Archive for the ‘homeschool’ Category

A new school year

August 15, 2011

We started school today.  Fortunately, we only had two hours of work to do.  Unfortunately, it felt like 10 hours of work.  In reality we were done by 10:30, but it seemed like it should be lunch time.  Lots of screaming and yelling.  Not so much about the work, but attitudes were awful.    I am rather glad that we have tomorrow off.

Yep, you read that right!  We are taking the second day of school off.  It really couldn’t be helped.  When I went to pick a date to start school, about every Tue. had something scheduled.  I realized that waiting an extra month just so that we could get in a full week seemed silly.  I thought about starting mid-week, but ended up deciding not to put it off any longer.

As to only having a couple of hours of work.  I decided that I wanted a head start on a couple of subjects, so we are easing into school this year.  This week school is 8:00am to 10:00am.  Next week school goes till noon.  The third week we will do a full school day.  This also gives me a chance to work out the kinks in the schedule as we go. Part of the reason we went late today is that there was a lot of introductory stuff that won’t normally be there.  That and a few computer glitches.  I tried to have everything set up, but I didn’t quite get it all.  I’m sure that Wed. will go smoother.  (I hope.)  I’m glad that I don’t have to do the introductory stuff for all of the subjects on the same day.  That could make for one looooooong day.

 

I know that I haven’t posted in forever.  Maybe I will do a bit better this year.  Maybe….

 

 

Why I love All About Spelling: A Review

May 4, 2010

Last year when I bought All About Spelling, I planned to use it as a reading program.  It turns out that it has been a great reading program, a great spelling program, and so much more.  Honey is learning Reading, Spelling, Grammar, and Handwriting.  All from one spelling program!

All About Spelling teaches phonics rules.  While the rules are listed as spelling rules, it is not hard to use them as reading rules too.   To help Honey’s reading, I have her read the word cards that come with the program.  I also write out the phrases and sentences that are meant for dictation and have her practice reading those.

For Spelling, she spells all of the words as well as the phrases and sentences.  Sometimes she uses the letter tiles that come with the program to make the words, but often she just writes them.

I know what you are thinking now.  “That’s all good and well for Spelling and Reading, but how can a Spelling program teach handwriting and grammar?”  Actually it is a lot easier than you think.  When we started the first book of All About Spelling, one of the first steps was to have the Honey write the letters as I said the sounds for them.  I would read the sounds that each letter made and she would write them.  I decided that just making the letter wasn’t enough, she had to make the letter correctly.  She would bring her handwriting book to the spelling table and for months she had to look at how to make many of the letters.  But guess what?  She now has the best handwriting of any of my kids.  It was actually this feature that made me decide to use All About Spelling for Kiddo.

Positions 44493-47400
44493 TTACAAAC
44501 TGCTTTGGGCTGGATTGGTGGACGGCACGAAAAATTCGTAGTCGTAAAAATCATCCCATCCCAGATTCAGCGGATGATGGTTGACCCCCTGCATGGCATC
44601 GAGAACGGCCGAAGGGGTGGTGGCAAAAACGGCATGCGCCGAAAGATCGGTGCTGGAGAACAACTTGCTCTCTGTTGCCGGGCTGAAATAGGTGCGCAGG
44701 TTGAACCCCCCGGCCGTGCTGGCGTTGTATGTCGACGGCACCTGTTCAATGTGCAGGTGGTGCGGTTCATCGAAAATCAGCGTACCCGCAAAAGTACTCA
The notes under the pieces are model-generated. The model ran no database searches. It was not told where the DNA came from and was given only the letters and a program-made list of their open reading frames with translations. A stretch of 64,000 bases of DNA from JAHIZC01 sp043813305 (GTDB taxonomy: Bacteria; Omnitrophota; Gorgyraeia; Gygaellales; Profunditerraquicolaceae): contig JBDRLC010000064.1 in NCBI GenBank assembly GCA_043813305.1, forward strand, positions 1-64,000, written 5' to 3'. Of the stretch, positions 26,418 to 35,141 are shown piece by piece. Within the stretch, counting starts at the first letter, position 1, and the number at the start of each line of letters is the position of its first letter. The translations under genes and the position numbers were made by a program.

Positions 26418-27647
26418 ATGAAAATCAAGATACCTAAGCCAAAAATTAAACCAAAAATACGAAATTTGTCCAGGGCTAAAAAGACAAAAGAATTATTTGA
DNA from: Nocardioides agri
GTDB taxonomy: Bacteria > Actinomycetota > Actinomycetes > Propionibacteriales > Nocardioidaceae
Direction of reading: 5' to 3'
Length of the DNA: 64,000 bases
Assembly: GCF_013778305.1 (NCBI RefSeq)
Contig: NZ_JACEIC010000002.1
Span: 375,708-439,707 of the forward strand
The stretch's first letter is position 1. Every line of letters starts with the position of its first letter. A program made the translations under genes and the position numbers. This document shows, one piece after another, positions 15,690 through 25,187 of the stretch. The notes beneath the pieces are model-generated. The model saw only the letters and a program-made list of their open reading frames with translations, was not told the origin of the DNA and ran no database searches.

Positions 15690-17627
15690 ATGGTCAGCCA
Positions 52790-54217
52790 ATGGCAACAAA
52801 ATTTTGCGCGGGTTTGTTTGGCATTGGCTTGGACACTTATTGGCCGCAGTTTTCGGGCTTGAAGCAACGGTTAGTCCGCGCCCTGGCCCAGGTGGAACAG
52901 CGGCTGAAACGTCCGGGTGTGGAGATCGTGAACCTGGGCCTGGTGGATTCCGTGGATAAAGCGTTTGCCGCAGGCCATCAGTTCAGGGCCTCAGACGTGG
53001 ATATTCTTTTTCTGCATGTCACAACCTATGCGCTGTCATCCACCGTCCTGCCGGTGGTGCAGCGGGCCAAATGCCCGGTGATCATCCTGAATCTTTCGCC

At first I was worried that if Kiddo did All About Spelling that she would quickly pass up Honey.  I would hate for that to happen, but honestly Honey wouldn’t care that much.  Then I realized that Kiddo would need lots of practice with the handwriting part of the program.  This will slow her down, and Honey has a year and a half head start on her.  Maybe it will work.

Now for Grammar, how about that?  All About Spelling does not just teach how to spell words, it teaches how to write sentences.  Each lesson has several phrases and several sentences for me to dictate to Honey.  Now Honey knows that sentences begin with a capital and end with a period (or question mark or exclamation mark), but when it comes to actually doing it she often forgets.  We haven’t gotten very far into the program, but at some point I expect the sentences to become more complex and include more grammar.  I may have to fill in the rules, but the chance to use them is inherent in this program.

I have heard that there will soon be an All About Reading, and I wish that I could have used it, but I must say that I am very happy with All About Spelling.

Review of FamilyMint.com

May 2, 2010